Smasher concerned a virtually indestructible 50-foot robot that destroyed cities, controlled by Dr Doom (not the one from The Fantastic Four), an evil genius who planned world domination.

Midge (my favourite, after Fireball) was about sixteen-year-old ‘Midge’ Miller, who worked for Callaghan’s the builders.  A 7-stone weakling, he was bullied by his macho workmates but took a bodybuilding course at the S.W.I.S.H. (the Shipyard Workers Indoor Sports Hall) and by the end of the story had became a force to be reckoned with.

A Tale of Terror from Solomon Knight featured a different scary story every week.  Knight introduced them and sometimes explained the tale at the end, but sometimes left disturbing aspects open to the readers imagination.

Hitman, featuring our anti-hero after some prime targets.  This was the first strip that introduced me to the wonderful artwork of Denis McLoughlin (who also produced some of the covers).

Three Men In A Jeep was set in Northern France during 1944.  Our three heroes had escaped from a military prison (pre-dating “The A Team” somewhat), stolen a Jeep and started fighting their own war, killing ‘Huns’, blowing stuff up and generally causing mayhem.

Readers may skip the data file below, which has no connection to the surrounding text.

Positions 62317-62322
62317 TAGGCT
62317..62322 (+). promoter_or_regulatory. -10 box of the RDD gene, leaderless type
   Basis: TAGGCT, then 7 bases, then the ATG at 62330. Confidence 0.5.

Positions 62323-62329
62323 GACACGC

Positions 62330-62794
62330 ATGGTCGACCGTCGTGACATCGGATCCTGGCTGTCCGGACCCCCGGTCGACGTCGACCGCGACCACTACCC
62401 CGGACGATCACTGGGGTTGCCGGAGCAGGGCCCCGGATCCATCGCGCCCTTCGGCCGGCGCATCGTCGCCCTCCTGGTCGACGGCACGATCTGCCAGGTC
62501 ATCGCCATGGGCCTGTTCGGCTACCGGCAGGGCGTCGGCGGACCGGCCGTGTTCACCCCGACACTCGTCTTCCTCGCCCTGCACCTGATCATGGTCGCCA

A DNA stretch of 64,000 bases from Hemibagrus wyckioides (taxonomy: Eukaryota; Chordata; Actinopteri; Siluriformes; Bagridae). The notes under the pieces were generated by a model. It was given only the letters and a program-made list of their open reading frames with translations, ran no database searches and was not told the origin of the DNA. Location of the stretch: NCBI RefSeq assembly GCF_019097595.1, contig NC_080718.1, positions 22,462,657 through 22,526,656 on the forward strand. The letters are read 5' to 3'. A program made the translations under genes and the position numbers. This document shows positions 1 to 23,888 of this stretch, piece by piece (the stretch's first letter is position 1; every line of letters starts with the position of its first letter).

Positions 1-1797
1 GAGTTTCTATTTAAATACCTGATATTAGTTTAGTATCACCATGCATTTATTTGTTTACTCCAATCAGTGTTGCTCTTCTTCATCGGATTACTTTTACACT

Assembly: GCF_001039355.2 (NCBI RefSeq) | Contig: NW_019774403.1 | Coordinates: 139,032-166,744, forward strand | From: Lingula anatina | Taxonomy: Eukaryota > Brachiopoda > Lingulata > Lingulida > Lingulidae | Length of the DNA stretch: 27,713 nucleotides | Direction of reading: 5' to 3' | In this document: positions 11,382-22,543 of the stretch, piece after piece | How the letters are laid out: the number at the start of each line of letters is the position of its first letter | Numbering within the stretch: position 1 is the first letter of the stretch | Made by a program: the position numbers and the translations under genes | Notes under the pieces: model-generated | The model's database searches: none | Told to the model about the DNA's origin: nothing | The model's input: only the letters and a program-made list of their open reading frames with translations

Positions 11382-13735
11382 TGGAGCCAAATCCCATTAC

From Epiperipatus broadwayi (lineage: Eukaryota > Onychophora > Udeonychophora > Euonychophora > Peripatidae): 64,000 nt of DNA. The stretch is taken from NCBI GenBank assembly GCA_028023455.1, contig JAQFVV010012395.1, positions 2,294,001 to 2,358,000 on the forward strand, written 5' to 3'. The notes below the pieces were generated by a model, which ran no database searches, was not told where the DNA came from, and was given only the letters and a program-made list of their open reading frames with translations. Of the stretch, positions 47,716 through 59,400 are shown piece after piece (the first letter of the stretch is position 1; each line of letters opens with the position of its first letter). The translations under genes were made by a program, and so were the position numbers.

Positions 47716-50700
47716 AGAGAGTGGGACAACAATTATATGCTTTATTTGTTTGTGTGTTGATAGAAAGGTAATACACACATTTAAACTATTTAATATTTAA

Werewolf was ex-detective Dave Barry who, upon inheriting a house, gained the power of lycanthropy and used it to fight an endless war against crime.

The Mice Of Tobruk featured a bunch of kids stuck behind German lines in Tobruk during World War 2.

Ginger featured Tim Brady, a fugitive on the run from his bullying stepfather who had attempted to drown Ginger, his greyhound.
Wonder Mann, featuring H.E. Mann who was raised by computers to become a world-beating superman, helped out by a TV eye that linked back to Professor Wilkie and his assistant Tom Brace.

Vic's Vengeance, wherein Vic Mason cut a swathe through London’s ganglands as he sought revenge against his father's murderers.

The strip art was generally very good (as was often the case for 70s Brit comics) with Barrie Mitchell working on Twisty, Tony Harding on Wonder Mann and Horacio Altuna on Fireball, whilst the excellent Ian Kennedy produced Smasher.
In addition there was Fireball Calling - a two page spread containing readers letters (those printed winning a Fireball t-shirt!), trivia, encrypted messages and competitions.  The writer of the weeks best letter received an electronic pocket calculator, a big-deal back in 1976/77!

Profiles and fact-files on footballers and other sportsmen and cars were also scattered throughout (Malcolm MacDonald featured heavily in the only Summer Special Bullet published, in 1977).